MANILA — Vice President Leni Robredo is heading to areas in the southern and central Philippines that were battered by typhoon Odette to check relief operations, her office said on Friday.
Robredo has left Manila for Bohol, one of the areas where Odette made landfall on Thursday, said her spokesman Atty. Barry Gutierrez.
He said the Vice President also planned to visit Leyte, Surigao, Cebu, and Negros provinces.
"Alam naman natin si VP talagang hands on ang kanyang approach, so balak niyang magpunta sa mga areas na tinamaan mismo ng bagyo, makita first-hand at makausap 'yung mga taong tinamaan, at lalong maayos nang mabuti at maging angkop 'yung kailangang assistance na puwede nating maibigay," he told reporters.
(We know that VP's approach is hands-on, so she plans to go to areas that were hit by the storm, to see first-hand and talk to the affected people, and ensure the assistance that we could give them.)
Robredo has converted her election volunteer headquarters in Quezon City as a hub for relief operations.
The 2022 presidential contender said on Thursday it was important for leaders to get on the ground and personally check the welfare of calamity survivors.
"Nakakalakas siya ng loob na una, ‘yong number one na mensahe na binibigay mo na hindi sila papabayaan. ‘Yong number 2 na ‘pag nandun ka, maraming pwedeng gawin."
(It gives people courage because number one, you send the message that you will not neglect them. Number 2, if you are there, a lot can be done.)
"Puwede mong kausapin ‘yong mga agencies na kinakailanganan ng tulong na pumunta na. Tapos ‘yong private sector, ‘pag nakita niya na nandoon ka, tapos humingi ka sa kanila ng tulong, mas madali din silang tumulong kasi alam nila na alam mo ang situation on the ground," she said in a chance interview.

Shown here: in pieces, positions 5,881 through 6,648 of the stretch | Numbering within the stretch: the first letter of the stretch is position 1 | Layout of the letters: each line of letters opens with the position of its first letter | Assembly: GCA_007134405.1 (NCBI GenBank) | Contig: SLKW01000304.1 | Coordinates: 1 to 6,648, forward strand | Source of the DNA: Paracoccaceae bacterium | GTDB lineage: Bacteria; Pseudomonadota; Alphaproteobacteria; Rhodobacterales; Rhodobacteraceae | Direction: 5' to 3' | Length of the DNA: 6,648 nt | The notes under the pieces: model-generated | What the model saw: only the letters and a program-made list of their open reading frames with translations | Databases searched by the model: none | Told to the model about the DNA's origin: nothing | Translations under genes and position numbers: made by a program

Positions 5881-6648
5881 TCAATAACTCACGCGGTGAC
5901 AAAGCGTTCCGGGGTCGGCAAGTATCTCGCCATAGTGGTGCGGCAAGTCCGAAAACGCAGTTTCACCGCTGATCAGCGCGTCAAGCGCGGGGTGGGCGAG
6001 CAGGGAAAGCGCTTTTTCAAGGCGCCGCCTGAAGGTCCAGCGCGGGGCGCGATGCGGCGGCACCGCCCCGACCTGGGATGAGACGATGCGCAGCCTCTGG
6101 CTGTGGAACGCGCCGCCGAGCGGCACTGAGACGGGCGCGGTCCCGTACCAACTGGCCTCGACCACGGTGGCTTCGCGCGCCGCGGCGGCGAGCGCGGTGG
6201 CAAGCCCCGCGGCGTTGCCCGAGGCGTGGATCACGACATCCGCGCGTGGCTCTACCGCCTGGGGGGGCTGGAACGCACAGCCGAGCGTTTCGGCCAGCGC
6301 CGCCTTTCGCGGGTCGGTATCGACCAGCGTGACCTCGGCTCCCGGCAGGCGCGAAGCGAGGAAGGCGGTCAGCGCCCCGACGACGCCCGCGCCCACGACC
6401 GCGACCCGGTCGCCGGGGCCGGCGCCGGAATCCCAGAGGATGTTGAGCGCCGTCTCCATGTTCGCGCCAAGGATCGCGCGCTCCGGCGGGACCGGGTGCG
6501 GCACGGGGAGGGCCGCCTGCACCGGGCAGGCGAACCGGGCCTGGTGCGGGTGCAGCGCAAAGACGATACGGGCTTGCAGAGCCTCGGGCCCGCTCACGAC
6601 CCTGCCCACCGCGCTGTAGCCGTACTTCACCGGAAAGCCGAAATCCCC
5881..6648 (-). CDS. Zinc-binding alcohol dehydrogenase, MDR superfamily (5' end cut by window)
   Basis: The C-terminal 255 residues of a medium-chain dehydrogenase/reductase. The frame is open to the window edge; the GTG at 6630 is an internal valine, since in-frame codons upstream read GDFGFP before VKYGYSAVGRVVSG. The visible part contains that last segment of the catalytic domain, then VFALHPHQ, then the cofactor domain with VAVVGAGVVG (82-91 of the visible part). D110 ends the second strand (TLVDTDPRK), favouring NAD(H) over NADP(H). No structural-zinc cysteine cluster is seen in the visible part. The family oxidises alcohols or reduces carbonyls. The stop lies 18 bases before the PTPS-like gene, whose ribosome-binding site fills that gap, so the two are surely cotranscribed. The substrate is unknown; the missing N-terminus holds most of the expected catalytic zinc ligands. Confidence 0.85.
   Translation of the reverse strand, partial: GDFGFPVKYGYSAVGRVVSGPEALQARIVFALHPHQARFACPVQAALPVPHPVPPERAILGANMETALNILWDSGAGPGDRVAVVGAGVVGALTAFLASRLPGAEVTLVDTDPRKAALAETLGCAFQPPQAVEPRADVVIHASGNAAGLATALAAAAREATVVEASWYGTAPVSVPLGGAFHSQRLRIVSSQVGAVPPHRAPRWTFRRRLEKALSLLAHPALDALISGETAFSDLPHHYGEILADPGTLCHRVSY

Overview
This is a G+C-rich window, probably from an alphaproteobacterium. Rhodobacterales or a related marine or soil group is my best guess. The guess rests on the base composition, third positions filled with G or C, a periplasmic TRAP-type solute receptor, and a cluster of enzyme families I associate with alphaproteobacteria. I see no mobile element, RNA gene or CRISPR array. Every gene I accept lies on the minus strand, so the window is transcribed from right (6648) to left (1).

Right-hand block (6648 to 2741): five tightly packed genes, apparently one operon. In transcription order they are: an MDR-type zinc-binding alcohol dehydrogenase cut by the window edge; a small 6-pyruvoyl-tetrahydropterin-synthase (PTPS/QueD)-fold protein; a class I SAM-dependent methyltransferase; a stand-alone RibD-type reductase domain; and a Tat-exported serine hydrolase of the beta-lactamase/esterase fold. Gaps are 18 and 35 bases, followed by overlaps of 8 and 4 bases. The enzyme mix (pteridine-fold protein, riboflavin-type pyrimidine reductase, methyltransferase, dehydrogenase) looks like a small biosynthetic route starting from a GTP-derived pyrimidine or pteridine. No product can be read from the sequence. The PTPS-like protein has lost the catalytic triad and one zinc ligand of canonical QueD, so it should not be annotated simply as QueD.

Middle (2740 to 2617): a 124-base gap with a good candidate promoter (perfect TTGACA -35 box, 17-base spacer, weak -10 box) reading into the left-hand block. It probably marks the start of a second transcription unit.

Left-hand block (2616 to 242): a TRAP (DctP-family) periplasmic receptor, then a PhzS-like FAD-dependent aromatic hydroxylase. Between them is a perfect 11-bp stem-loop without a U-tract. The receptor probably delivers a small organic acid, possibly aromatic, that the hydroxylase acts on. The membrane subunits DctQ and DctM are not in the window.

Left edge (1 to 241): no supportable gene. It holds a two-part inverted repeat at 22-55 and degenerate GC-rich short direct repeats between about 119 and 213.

Other presidential contenders in the 2022 elections like Sen. Manny Pacquiao and former senator Ferdinand Marcos Jr. have also mounted relief drives.
Odette, which at one point intensified into a super typhoon, the highest classification, toppled power and communication lines, complicating disaster response and efforts to collect information from areas in its path.
Disaster officials could not yet give a complete damage assessment but were not expecting major devastation based on initial data gathered.
Odette, which saw winds of up to 195 kilometers per hour before hitting land on Thursday, has damaged homes and displaced more than 300,000 people as it passed through the western portion of Visayas and mainland Palawan.
The disaster agency reported one typhoon-related death, but said it was subject to validation.
Odette is expected move out the country by Saturday.
— With a report from Reuters